Bellaire council hears levy presentation

BELLAIRE – Bellaire School District Superintendent Tony Scott gave village council an update on the district’s levy fight to kick off Thursday’s regularly scheduled meeting.

Utilizing a digital projector to make his case, Scott relayed to council about the district’s battle to get out of debt that began when Scott first entered office.

“When I first got here, we were staring at almost a $4 million deficit and the state had put us in fiscal emergency and we had to borrow to stay solvent,” Scott said. “We were in a situation where we had to either bring in additional revenue or cut expenditures. We’ve reduced our debt during the four years to the point of more than $3 million.”

During that time frame, the district has eliminated five administrative, 39 teaching and 18 classified positions, along with a school resource officers. The reductions total $4,650,000. Despite this, the district has been rated excellent twice in the last three years by the state of Ohio, including an “Excellent with Distinction” rating for the middle school.

But as Scott explained, the district would like to do more and also provide its students the same opportunities that children in other districts are afforded.

Scott wants to be able to bring back specialized teachers for elementary and junior high art, music and physical education classes.

He also wants to be able to update the district’s technology programs and equipment, bringing it inline with neighboring districts. Scott also wants to be able to upgrade the district’s aging transportation fleet at the rate of one bus per year.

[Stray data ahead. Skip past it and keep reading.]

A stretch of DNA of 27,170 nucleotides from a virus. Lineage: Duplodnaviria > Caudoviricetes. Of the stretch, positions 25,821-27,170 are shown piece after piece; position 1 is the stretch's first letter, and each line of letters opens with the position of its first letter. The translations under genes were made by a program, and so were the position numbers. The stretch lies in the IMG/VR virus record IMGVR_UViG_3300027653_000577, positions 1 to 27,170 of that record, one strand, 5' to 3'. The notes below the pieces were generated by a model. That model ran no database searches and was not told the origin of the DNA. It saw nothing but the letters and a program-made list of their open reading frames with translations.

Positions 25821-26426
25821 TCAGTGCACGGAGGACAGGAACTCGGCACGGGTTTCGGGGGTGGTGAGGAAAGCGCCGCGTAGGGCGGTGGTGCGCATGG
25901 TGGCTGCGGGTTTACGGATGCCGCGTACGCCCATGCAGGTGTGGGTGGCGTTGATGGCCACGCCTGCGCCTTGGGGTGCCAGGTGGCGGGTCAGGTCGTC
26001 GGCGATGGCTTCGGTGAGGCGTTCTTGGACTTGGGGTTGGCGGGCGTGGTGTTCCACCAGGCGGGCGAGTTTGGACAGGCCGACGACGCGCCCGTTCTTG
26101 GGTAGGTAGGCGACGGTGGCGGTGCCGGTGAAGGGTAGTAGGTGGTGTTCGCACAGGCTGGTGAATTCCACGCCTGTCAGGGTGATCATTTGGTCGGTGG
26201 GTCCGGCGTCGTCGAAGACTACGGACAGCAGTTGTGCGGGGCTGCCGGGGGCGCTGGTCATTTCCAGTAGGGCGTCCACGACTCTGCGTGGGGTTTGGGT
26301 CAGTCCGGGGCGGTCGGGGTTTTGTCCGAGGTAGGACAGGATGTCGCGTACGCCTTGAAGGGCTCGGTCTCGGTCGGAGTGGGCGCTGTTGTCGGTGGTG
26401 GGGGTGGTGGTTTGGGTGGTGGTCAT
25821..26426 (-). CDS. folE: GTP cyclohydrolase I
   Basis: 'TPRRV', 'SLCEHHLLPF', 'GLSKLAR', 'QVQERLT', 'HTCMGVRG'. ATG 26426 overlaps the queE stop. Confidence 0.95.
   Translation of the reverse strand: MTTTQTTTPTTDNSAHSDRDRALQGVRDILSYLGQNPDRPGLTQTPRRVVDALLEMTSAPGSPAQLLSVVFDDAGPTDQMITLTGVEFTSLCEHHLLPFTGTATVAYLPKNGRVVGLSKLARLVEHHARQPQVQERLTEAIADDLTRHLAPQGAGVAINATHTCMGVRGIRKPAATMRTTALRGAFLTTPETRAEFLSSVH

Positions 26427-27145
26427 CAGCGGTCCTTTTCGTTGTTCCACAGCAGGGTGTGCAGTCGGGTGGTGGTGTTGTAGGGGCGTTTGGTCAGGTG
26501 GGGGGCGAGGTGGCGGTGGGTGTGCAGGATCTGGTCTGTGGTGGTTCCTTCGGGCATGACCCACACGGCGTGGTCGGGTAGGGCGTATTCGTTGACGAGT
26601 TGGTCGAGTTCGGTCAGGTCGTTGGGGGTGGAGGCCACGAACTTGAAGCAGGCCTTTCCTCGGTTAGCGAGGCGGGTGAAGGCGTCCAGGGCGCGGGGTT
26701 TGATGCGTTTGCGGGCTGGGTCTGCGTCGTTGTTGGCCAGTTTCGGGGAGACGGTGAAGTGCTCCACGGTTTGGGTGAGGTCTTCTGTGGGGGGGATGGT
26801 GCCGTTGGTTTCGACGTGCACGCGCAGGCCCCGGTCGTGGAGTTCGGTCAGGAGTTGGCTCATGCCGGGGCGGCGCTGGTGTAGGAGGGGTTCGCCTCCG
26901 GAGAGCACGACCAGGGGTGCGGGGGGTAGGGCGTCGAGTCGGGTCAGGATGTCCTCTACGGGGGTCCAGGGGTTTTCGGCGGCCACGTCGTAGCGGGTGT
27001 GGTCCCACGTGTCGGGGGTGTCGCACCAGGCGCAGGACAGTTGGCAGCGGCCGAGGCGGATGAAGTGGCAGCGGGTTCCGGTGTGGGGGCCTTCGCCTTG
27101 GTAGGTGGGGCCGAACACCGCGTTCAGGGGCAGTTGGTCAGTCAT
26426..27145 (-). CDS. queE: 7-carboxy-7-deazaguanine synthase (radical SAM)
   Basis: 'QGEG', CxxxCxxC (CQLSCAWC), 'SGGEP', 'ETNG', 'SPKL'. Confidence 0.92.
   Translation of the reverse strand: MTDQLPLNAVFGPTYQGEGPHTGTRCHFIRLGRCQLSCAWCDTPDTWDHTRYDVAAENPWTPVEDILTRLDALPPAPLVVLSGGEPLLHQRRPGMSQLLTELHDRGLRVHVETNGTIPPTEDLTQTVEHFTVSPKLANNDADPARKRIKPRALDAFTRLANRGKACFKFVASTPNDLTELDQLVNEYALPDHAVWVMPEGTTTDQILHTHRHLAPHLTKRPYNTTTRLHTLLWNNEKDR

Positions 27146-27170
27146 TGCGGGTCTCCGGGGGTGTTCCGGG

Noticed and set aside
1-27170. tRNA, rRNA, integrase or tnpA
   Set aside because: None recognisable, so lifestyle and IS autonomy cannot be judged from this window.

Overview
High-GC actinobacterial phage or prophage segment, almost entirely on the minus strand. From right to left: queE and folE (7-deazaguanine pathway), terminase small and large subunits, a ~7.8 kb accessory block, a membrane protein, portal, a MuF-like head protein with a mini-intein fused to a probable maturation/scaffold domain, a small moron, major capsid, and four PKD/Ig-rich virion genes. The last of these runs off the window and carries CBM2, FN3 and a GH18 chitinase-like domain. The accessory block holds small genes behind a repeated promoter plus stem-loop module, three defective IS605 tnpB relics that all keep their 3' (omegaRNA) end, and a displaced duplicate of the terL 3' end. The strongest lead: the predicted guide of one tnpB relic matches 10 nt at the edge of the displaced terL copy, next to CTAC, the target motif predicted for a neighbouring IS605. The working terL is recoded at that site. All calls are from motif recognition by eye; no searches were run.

But to do so, the district is seeking to pass an 8.25 mill levy, its sixth such attempt at raising revenue recently.

The Bellaire school district has not seen a general operating levy pass since 1976.

“We need the city and the businesses and the school working together to turn this thing around,” Scott said. “If there’s going to be a rebirth in Bellaire, if there is going to be a renaissance, it’s going to start with the schools. That’s what people look at when they consider moving into a community.

“We’re doing our best to make that happen. We’ve righted the ship. But we’ve had to cut a lot.”

Council voiced its support for the district, making it official by passing a motion, 6-0, in favor of supporting the school levy.

A resident was denied in her request to use the village park, along with the farmer’s market, to solicit signatures for a petition seeking to get the use of medical marijuana on the ballot in Ohio. The vote was 5-1 against, with Councilwoman Pat Thomas casting the lone dissenting vote. Council said the woman is free to seek signatures in town, but will not be allowed to use the park or farmer’s market in order to do so.

Council gave its approval, via a 6-0 vote, to allow the First United Methodist Church to use a corner of the village park for its Easter Sunrise Service on March 31. A small fire will be lit in a copper owl at the edge of the park, with church members also lighting small candles off a burning Pascal candle. The service will begin outside at approximately 6:45 a.m., moving indoors at roughly 7:15 a.m.

Councilman Jim Williams reported that the village again received a grant from the J.B. Green Team that will go toward two village cleanup days. One will be held in May. The other is set to take place in August. Dates and times have yet to be determined.

Councilwoman Lou Ann Bennett reminded council that the All-American Days Festival committee is sponsoring its annual Easter Egg hunt in the village park Saturday, beginning at 2 p.m. Bennett also reported that the chamber of commerce is gearing up for its annual membership drive and dinner, which will be held at the Sons of Italy in town.

There will be a utility committee meeting on Tuesday at 10 a.m. inside council chambers.

Hughes may be reached at